My favorite award is the Goodreads Choice Award. But that won’t mean much to pups because there isn’t a lot of puppy food there.

    “And again, if you’re just here to ‘watch puppy stuff’ then why are you (apparently) weighing in on the puppy-kicker side? ”

    Oh I am definitely on the puppy kicker side. If there is an author I personally think is not a nice person it is Larry Correia. Well, and his brother in arms Vox Day. Larry was a guy who was honored by the Worldcon Fans with a nomination. He didn’t win and said it was an honor to be nominated which it was. Then he changed and used a weakness in the nomination process to try to break the award. Ultimately, it became the target marketing that is done here.

    You know, pissing in the punch bowl is just not a nice thing to do. I watched the Worldcon Awards. These fans have been gathering together no just for years but in some cases decades to talk about their passion. No reason to crash the party over a bunch of cultural nonsense.

  247. If Amazon were t decide to slit their own throat and kill off indie publishing at Amazon, it wouldn’t kill off Indie publishing overall, you would just get someone else stepping in and taking over.

    amazon has shown that there’s serious money to be made in hosting a website that lets other people write things, and list them for sale.

    It won’t be one of the existing publishers. With the exception of Baen, they don’t have the vision t see this, and unfortunately Baen doesn’t have the resources to do this right.

    But I could easily see E-Bat or Crigslist stepping in for something like this.

  248. @ ironbear055 said And I were Vox Day or the Sad Puppy leadership, I’d seriously be looking at getting those of Puppydom – both Sad and Rabid – who are physically attending the upcoming WorldCon to attend the business meeting this year and do some EPH killing voting *there*.”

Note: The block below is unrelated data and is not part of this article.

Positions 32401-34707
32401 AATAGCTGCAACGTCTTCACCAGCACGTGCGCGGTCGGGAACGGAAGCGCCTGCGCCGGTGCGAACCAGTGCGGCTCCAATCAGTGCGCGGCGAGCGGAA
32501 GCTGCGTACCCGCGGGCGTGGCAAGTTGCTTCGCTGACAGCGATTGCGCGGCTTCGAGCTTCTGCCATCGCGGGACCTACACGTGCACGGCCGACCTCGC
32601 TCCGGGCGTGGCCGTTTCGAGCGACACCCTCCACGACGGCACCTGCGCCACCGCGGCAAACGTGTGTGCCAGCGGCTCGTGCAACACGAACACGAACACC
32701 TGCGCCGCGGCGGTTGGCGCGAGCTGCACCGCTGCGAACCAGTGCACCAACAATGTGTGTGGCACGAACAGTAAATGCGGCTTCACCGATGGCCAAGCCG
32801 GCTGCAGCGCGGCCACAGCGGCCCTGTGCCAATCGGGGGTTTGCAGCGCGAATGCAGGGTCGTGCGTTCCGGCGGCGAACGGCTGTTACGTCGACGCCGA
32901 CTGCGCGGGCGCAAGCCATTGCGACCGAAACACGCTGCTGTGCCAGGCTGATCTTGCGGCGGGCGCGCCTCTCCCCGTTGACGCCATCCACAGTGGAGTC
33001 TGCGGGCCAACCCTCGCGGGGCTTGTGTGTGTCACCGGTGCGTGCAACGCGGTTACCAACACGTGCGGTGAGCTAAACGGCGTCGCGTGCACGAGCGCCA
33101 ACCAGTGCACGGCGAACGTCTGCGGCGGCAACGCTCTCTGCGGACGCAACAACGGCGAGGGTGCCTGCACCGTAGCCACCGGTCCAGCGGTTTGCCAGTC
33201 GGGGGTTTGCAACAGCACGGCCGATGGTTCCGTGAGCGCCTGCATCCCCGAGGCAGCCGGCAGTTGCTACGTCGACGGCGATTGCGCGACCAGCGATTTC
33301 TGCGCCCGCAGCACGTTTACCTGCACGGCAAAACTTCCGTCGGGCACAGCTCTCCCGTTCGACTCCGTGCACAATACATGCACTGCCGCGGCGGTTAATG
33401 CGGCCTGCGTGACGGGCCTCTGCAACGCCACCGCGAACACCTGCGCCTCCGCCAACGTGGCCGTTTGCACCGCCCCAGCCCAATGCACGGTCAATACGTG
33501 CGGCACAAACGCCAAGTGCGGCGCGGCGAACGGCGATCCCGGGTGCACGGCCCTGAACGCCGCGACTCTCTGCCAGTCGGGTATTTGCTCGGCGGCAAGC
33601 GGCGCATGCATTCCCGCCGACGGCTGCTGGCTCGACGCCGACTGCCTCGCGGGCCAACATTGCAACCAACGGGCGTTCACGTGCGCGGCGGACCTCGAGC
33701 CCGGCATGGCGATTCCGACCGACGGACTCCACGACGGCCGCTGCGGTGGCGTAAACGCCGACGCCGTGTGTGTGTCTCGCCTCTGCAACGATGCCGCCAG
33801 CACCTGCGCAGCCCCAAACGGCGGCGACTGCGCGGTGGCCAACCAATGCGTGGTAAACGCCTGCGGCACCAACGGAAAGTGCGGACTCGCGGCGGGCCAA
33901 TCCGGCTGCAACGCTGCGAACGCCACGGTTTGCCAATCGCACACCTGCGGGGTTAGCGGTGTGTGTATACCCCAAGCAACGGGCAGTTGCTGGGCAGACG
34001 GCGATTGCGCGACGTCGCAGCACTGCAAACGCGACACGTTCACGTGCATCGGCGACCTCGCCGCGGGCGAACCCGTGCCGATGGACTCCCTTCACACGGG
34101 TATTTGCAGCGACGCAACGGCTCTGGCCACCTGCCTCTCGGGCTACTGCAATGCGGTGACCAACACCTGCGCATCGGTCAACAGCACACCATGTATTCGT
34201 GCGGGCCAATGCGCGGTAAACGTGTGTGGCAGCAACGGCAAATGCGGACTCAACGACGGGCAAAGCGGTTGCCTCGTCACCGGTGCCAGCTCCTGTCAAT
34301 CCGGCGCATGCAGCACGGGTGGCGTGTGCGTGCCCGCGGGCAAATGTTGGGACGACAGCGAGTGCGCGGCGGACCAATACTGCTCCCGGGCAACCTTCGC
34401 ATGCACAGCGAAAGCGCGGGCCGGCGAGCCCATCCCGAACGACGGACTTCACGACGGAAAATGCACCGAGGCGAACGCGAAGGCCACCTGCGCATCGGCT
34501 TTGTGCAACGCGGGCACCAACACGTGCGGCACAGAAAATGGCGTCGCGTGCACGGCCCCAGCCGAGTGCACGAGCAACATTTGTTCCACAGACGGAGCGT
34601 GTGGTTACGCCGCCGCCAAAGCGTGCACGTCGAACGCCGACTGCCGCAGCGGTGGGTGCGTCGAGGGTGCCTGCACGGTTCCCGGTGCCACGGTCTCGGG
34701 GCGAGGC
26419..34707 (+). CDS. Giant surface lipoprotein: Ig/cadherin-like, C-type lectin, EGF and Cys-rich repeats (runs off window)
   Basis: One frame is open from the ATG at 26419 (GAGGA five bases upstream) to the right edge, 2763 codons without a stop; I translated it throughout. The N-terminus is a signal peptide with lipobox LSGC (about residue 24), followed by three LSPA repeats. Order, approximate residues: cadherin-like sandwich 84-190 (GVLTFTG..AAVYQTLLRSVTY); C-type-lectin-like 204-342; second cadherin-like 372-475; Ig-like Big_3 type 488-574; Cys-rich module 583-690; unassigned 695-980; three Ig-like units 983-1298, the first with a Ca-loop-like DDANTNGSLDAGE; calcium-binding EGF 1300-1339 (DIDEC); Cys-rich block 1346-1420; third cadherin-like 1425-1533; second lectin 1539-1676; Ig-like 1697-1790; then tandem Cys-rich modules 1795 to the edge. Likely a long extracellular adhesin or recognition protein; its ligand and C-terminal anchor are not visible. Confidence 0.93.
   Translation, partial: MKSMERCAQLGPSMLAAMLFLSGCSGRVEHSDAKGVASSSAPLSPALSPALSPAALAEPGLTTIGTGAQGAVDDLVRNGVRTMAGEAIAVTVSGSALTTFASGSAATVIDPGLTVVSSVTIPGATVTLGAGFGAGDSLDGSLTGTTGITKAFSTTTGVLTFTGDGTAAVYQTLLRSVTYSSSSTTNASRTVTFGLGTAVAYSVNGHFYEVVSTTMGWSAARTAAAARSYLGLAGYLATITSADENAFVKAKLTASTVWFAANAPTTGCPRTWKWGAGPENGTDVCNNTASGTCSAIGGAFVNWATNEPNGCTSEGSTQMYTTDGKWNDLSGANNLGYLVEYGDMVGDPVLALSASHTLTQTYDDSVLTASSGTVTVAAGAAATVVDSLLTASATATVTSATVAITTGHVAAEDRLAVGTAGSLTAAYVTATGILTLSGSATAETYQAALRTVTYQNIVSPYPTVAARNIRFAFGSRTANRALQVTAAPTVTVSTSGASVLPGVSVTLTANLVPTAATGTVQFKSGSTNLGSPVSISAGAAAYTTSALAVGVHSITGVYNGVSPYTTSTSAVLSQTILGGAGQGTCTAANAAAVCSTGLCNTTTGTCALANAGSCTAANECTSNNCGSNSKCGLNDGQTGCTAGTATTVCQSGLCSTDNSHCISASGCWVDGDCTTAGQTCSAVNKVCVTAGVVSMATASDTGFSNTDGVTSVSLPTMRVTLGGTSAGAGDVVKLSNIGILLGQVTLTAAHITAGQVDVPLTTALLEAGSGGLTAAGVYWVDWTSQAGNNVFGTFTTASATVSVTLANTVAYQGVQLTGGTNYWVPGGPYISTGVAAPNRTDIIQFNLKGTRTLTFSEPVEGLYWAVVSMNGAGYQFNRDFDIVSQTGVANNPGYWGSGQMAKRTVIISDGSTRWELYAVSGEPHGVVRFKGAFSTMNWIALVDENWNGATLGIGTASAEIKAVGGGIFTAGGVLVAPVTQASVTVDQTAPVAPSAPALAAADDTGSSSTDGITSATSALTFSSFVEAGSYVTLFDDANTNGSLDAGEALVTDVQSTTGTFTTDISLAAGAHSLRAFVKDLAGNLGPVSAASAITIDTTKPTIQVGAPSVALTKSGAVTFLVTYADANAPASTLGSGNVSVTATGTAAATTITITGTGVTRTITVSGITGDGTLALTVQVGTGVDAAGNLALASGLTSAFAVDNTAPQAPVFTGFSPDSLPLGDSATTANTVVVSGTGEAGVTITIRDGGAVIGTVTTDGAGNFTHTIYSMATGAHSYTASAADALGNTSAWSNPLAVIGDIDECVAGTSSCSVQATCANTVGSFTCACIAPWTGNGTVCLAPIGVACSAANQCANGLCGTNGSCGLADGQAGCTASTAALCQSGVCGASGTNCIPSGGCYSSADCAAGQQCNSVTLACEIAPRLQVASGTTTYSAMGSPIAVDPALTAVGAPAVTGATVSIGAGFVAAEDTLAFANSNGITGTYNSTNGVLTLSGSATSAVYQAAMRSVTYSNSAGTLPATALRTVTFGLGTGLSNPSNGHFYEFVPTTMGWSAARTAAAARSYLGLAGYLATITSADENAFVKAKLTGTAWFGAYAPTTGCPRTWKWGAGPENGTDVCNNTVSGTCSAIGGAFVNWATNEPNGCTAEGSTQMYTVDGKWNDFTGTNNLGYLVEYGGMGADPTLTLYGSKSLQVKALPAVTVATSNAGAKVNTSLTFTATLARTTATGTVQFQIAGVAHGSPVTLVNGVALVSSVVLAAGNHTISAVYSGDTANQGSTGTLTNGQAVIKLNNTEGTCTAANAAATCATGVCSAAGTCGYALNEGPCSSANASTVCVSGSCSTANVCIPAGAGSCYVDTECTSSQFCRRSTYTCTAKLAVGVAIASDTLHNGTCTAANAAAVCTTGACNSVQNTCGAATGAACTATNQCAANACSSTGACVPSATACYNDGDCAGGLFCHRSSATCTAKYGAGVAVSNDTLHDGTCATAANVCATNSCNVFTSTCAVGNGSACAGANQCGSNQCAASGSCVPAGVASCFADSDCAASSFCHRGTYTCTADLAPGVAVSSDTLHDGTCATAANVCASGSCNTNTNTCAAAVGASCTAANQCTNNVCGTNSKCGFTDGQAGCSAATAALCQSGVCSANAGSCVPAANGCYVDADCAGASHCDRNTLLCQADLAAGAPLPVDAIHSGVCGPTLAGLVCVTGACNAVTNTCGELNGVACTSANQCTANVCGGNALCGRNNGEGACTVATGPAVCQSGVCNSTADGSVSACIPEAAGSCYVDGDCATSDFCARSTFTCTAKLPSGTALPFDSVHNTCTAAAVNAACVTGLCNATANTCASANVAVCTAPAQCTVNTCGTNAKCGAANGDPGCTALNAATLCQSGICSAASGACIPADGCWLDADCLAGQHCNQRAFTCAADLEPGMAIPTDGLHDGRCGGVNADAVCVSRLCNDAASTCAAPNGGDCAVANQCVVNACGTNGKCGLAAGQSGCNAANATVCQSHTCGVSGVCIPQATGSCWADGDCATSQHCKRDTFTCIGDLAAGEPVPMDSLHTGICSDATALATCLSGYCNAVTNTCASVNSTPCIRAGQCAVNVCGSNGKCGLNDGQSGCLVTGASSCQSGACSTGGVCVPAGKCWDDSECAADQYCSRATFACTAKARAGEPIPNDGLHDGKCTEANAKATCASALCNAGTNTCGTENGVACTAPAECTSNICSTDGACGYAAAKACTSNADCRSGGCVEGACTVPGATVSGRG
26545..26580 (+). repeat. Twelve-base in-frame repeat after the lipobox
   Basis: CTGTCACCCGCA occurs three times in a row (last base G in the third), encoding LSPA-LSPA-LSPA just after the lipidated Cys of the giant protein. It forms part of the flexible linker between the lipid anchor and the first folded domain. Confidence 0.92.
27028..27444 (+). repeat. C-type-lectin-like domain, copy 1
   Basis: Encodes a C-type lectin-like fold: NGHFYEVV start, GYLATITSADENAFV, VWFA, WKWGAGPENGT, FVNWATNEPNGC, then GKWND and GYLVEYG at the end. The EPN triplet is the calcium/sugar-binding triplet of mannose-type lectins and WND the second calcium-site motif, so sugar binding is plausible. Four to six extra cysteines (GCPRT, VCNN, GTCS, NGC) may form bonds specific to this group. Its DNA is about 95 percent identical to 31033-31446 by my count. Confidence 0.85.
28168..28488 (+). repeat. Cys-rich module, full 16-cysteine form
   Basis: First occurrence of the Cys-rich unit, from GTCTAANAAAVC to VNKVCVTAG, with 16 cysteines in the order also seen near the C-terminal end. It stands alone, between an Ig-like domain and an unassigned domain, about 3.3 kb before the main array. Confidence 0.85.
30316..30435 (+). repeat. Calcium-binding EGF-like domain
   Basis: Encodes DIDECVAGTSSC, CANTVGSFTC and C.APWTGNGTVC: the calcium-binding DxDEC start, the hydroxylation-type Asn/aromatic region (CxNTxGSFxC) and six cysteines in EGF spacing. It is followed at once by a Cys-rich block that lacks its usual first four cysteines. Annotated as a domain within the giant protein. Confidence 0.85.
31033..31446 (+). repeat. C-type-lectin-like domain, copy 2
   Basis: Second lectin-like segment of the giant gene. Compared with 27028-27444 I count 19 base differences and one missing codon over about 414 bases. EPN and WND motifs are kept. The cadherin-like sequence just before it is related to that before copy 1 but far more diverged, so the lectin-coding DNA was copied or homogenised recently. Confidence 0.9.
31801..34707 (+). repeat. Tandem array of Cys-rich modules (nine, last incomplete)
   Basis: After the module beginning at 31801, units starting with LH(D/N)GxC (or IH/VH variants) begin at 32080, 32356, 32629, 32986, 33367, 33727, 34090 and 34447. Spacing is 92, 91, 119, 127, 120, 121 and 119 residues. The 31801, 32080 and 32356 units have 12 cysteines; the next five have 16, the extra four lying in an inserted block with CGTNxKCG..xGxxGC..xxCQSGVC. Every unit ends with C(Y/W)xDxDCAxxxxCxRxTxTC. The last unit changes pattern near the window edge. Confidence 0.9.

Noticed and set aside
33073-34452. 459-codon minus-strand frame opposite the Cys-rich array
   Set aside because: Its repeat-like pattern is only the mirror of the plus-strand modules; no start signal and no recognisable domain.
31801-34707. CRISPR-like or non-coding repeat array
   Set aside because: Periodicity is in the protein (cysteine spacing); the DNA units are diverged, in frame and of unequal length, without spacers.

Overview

Exactly right bear. I was watching last year on you tube. You know they put the youtube up pretty quick. But I didn’t see a puppy presence. There is a big difference in commitment between buying a $40 membership and traveling to a convention. I heard later there was one puppy there that actually spoke in favor of EPH because it guaranteed the pups their proportional representation.

    But your point is the same one made on 770. EPH has to be voted on again. I just can’t seeing the Fans negating the one thing that keeps the award from being gamed.

  249. @ironbear055: I got into the blogosphere back in 2002 through Emperor Misha’s and Blake Powers/Laughing Wolf’s sites, during the start of the war-blogging boom.

    ¡Hola, compadre! Emperor Misha was my official blogfather back in the day, when I ran a small political blog (now long deceased). I actually played a tiny role in Rathergate, thanks to my wearisome geeky knowledge of what was and was not possible with 1970s typesetting equipment. (Short version: No equipment available in 1973 could have exactly duplicated the default settings of MS Word three decades later, except by laborious hand-tweaking of the output to match a format that didn’t even exist yet. Ergo, the Bush memo was fake.) Thanks for bringing back the memories.